Deciding what type of websites you like is hard, but it is possible. Most people do spend time on the internet and it is really a matter of stopping yourself when you see a website that makes you happy. Stop and think what it is about the home page or inner pages that you find appealing. Is it a lot of white space, the color scheme, the content placement, or the clearly defined navigation? Once you start answering those questions, you’ll be able to define what type of website you want for your own business.

4. Reused and Stale Content

I’d say about one third of my website design clients end up telling me to “just use the existing content”. Or in other words, “I’m happy to spend thousands on web design, but I don’t have the time to write fresh content.” To these clients they need their website freshened up. To them, fresh means look and feel, but not words. To the visitors of their website, fresh means both look and feel and current content.

I always find it hard to believe that a business can leave website content that is five years old in place and not have it be, well, wrong. My business has changed substantially over the last three years and as a result my website content has changed too.

If you are taking the time to have a new website designed for your business, take the time to rewrite and/or update your existing content to make sure it matches the brand you want to project. Your online image is about visual and contextual elements, so take this opportunity to position your company in the best way possible.

5. No Call to Actions

A call to action is simply an action, step, or process you’d like your website visitors to do when they arrive to your website. Every website should have some semblance of a call to action. It could be a newsletter subscription, a lead submission, a purchase, or a white paper download. It could be as simple as a phone call. Regardless of the complexity of the action, know that there is, in fact, a desired outcome for every website visit.

Good website design requires that we know these call to actions before we set forth on the design itself. We want the website home page and sidebars to present these call to actions in the best possible manner. We want the website to work for you. Working means encouraging visitors to perform your most important call to actions.

I typically don’t expect prospects or clients to come to me knowing what call to actions they’d like. But I do need them to work with me to figure them out. And I won’t accept “we don’t have call to actions”. If you want people to visit your website, then you must want them to do something while there, so we do in deed have call to actions.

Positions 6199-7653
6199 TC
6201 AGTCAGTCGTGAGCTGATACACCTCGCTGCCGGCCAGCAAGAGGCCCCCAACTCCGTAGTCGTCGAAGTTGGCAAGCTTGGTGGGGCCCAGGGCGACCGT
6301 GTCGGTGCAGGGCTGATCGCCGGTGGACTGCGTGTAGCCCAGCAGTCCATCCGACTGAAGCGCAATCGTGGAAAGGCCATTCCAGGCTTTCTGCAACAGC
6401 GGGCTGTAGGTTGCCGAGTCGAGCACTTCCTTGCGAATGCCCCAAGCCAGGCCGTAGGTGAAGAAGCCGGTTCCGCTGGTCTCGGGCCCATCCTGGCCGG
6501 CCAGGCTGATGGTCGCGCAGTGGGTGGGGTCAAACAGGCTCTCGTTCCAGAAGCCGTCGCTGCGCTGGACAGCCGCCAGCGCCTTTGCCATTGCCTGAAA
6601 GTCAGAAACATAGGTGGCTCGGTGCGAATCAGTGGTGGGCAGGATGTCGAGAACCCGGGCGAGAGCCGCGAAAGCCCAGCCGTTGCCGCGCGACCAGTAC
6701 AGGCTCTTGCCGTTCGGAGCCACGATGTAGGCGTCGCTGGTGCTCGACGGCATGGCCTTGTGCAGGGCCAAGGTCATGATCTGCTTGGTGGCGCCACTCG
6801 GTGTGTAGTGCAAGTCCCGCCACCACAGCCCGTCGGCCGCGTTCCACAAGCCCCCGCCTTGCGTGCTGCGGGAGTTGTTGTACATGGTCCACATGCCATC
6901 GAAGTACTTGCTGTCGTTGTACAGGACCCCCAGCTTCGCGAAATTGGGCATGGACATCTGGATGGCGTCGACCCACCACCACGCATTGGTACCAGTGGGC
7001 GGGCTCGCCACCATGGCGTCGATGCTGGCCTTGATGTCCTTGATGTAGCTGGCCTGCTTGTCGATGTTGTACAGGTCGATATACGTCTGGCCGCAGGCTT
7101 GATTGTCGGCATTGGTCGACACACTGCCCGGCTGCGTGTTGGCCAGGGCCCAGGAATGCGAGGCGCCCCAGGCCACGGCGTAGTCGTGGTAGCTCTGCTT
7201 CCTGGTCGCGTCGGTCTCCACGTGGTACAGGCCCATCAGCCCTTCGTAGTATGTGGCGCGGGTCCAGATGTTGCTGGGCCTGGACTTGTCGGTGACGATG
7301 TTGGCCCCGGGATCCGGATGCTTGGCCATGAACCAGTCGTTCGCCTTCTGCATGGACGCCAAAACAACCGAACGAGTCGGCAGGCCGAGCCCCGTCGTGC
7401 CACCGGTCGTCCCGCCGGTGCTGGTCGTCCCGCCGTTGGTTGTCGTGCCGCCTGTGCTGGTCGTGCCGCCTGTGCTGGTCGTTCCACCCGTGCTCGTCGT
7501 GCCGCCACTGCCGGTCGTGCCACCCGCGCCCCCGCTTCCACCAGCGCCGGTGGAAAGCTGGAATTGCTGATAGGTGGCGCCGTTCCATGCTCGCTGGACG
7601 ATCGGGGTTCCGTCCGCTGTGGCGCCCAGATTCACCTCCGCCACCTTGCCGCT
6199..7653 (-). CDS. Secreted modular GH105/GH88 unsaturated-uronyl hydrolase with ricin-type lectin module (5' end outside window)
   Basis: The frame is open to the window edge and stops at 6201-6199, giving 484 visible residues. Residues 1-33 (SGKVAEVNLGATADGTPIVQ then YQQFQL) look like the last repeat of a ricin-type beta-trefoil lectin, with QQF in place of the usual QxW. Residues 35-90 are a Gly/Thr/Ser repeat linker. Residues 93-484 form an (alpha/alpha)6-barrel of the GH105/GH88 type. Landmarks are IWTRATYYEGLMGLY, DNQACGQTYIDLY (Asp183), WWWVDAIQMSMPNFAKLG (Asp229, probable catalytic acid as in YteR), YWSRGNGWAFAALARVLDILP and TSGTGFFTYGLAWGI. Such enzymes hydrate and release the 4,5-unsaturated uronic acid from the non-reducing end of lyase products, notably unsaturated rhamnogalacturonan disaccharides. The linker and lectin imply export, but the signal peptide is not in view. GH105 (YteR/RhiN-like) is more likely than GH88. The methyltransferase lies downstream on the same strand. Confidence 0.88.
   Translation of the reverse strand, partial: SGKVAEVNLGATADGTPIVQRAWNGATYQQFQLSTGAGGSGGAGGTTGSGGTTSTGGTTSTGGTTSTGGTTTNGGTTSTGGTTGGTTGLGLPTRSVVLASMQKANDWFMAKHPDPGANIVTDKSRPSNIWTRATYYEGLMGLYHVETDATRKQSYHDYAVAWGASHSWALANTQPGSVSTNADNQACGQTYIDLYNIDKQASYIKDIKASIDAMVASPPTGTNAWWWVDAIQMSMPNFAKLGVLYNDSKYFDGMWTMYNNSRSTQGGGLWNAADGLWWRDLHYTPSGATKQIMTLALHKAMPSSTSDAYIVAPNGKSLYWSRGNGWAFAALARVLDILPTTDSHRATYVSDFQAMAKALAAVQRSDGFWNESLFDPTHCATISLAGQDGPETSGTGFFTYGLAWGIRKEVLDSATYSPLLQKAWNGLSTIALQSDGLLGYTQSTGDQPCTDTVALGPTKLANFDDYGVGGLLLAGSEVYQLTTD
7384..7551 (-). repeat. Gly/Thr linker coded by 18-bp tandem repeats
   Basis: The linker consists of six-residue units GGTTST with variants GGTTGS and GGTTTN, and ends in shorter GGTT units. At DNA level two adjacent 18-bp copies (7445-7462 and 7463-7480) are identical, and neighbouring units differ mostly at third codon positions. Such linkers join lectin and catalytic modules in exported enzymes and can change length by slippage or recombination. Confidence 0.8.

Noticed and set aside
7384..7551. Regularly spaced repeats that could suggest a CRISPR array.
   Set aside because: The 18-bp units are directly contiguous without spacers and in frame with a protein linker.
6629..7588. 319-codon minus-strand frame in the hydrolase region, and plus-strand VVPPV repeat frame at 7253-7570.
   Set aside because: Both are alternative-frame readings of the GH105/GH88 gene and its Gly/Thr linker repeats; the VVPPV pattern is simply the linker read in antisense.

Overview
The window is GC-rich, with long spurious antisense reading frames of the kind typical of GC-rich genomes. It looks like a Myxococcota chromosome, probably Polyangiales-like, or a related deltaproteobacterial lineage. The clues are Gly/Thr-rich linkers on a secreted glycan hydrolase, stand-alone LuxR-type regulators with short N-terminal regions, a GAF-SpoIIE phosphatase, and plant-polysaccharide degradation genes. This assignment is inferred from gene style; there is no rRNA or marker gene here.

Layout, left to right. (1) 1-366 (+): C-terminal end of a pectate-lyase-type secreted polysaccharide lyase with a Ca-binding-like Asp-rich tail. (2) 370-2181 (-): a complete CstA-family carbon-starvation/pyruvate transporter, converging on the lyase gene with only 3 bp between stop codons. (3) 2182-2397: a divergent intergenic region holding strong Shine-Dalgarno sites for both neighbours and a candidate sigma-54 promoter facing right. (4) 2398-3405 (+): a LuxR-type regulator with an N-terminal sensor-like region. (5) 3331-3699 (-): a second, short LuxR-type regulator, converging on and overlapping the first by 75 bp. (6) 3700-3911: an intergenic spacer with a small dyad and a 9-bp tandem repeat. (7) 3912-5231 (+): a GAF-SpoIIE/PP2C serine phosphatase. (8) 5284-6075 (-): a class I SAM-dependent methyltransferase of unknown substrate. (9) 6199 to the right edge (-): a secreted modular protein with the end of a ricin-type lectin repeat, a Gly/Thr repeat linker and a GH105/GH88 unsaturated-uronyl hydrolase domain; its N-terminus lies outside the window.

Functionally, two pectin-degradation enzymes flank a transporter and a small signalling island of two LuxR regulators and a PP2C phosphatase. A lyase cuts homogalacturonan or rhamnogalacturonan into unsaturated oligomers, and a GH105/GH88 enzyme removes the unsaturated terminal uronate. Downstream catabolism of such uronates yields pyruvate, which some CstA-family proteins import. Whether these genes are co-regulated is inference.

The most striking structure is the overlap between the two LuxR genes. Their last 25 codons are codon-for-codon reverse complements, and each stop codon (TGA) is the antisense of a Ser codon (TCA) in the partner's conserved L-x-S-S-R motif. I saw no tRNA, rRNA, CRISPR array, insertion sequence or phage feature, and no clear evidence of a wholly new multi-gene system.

6. Ignoring SEO

When I first started my consulting firm I would force SEO on people. I just felt so passionate about the benefits of search engine optimization, I wanted the world to drink my SEO Kool-Aid so they too could get oodles of free traffic from organic search.

The problem is that some people feel they don’t need SEO. They believe in pay per click campaigns or telemarketing or some other method to drive traffic. They simply don’t see the value in SEO. In many cases it is simply because they’ve never done SEO right so it hasn’t produced any tangible results. They simply don’t know what they don’t know.

Earlier this year I adjusted our website design packages to allow for web design projects without SEO. It was hard for me to do it, but I realized that I couldn’t change the mind of ever WordPress user in the world. Some people really only want a custom WordPress theme and they don’t want my full-blown website development projects. Even though I’ve made a bit of a compromise, I still 100% believe in the power of SEO. And as a business owner who uses a company website for marketing, you should too.

If you are spending the time and money to redesign your website, take an additional week to do keyword research, content creation, and some on-page optimization. Good SEO will make a difference and it will absolutely help in delivering a faster ROI for your web design project.

The Take Away

The take away is simple. Before you spend a lot of time and money on website development, or even just a custom WordPress theme, spend a little bit of time on introspection, education, and research. The small delay will help make sure you and your website designer are on the right path and it will help guide your project towards a successful outcome.

Read the original blog entry...

More Stories By Rebecca Gill

Founder and President of Web Savvy Marketing, a Michigan based internet marketing firm that specializes in website design, organic SEO, social media marketing, and WordPress consulting.